Fervent civilities, Earthling music fans! Today it is my great pleasure to announce new music that you can listen to, and it’s a real doozy this time. If I’ve disappointed you in the past with promises of enjoyable tunes that ended up making you say eeeeww I don’t like it, let me make it up to you. Indulge me just this once. Click, tap, lick, or dangle an appendage on this link:
In 2009 I formed a musical collaboration with a singer, a bassist, and a violinist, composed some highly likeable songs and played a few shows. The project ended a few years later, but I carried forward the hope that one day we would find a way to record the material and release an album. And now, a dozen years later and after a gargantuan effort on the part of four musicians who deeply believe in their work, it is finally happening.
I’m excited about this release for a number of reasons, including the fact that this may be the most accessible music I’ve ever pushed out into the world. A lot of the work I do (well, let’s be honest, pretty much all of it) is fairly niche and many would consider it too esoteric to be worth the effort to develop a taste for it.
I mean, I can’t ask a fan of 90s radio pop to listen to a sprawling, Cronenberg-inspired, 14 minute song categorized as movie soundtrack electro (Nil Significant – Multiformant Cynosure), or a fan of classic rock ballads to listen to a blackened progressive death metal song about the link between human astronomical curiosity and the aptitude to survive an inevitable manmade extinction event (Enantiodrome – Watchers of the Sky), or a fan of Top 40 hits to listen to a song with lyrics so controversial and offensive to some that we elected never to print them (Outnumber the Living – Grandfather, Lie Quietly With Me Beneath The Stars).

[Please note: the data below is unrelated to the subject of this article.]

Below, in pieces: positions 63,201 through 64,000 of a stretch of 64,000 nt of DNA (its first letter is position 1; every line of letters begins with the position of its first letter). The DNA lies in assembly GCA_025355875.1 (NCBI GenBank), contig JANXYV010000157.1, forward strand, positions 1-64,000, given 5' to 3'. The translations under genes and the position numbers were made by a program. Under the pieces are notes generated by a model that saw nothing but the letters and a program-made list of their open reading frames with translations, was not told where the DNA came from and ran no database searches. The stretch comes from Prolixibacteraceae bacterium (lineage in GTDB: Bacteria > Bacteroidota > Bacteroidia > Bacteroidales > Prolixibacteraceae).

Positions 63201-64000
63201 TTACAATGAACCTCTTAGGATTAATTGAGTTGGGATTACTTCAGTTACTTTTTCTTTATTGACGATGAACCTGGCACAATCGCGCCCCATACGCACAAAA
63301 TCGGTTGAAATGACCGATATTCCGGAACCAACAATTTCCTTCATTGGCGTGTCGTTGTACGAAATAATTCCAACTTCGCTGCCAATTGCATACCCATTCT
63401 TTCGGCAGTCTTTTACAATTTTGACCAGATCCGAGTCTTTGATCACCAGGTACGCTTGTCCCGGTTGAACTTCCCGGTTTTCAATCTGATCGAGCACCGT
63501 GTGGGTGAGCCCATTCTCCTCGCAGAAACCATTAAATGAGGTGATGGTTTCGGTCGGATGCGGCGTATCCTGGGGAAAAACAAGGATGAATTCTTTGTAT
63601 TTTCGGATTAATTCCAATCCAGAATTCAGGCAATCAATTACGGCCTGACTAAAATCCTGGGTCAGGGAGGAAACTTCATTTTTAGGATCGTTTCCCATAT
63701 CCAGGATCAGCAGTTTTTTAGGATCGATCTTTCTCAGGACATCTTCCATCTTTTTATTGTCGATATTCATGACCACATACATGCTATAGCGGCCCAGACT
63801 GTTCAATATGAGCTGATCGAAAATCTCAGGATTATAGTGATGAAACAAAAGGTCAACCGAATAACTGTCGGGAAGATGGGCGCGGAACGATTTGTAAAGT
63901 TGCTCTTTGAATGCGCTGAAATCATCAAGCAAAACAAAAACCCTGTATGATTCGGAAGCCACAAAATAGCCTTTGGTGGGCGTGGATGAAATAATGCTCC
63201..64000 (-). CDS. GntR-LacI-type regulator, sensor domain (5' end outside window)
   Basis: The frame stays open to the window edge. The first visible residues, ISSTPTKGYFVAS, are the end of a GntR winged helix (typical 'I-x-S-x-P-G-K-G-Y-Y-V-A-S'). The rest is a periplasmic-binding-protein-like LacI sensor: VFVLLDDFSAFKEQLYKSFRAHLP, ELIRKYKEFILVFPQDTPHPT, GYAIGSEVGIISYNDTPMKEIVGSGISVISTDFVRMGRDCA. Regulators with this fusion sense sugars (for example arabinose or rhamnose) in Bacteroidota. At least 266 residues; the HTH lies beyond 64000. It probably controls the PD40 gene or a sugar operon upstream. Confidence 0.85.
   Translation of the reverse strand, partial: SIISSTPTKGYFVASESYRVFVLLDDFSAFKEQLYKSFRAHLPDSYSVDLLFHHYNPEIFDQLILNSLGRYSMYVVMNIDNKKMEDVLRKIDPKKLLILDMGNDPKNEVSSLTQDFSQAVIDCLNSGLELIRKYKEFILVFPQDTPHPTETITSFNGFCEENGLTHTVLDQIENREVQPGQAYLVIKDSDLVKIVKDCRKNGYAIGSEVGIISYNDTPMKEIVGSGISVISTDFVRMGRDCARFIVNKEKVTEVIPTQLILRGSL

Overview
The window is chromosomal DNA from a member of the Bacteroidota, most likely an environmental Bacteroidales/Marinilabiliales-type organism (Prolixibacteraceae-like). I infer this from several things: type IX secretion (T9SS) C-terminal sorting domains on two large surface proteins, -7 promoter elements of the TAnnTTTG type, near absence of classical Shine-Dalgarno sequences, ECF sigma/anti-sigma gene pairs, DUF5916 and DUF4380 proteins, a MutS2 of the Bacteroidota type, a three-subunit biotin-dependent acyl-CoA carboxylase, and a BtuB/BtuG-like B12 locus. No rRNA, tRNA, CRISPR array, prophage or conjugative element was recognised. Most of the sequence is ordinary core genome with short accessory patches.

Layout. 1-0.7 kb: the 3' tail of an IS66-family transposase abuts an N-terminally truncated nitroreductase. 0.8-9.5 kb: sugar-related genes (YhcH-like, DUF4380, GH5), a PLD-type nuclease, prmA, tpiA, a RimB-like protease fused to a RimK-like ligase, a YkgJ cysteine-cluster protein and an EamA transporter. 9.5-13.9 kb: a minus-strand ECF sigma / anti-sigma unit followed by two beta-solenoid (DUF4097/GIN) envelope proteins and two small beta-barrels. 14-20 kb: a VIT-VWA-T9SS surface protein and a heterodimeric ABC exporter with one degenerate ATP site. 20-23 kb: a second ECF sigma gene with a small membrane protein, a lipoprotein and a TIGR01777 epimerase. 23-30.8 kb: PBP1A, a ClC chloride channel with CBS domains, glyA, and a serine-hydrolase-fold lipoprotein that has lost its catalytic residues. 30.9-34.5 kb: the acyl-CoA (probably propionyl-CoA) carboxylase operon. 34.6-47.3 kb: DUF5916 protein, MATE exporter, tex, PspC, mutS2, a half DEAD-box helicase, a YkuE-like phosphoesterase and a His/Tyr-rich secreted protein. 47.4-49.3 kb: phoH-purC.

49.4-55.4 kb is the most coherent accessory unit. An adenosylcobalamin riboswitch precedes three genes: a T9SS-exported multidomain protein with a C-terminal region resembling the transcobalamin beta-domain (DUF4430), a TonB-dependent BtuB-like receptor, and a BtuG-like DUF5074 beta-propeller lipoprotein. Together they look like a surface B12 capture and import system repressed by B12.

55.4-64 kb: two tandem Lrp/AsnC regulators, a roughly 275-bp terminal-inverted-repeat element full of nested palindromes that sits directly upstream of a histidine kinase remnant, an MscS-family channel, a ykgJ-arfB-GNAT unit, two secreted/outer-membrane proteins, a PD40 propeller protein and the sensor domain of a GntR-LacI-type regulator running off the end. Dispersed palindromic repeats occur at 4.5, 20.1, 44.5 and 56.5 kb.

And don’t even get me started on the book I published in 2013 (Shame the Devil). Nothing alienates coworkers and acquaintances (and writing contest chances, book reviews, bookstore acceptance rates, etc . . . sigh) like a novel graphically depicting gruesome death and child violence.
But this album is different, I promise. Daybloom is highly accessible to music lovers, and I believe that you, yes you, will at the very least begrudgingly admit that it has something to offer. So please, pop in your earbuds, connect your bluetooth speaker or car stereo, or just mute the TV and turn your phone speaker up, and take in a few minutes of this:
Stay safe. Be excellent to each other.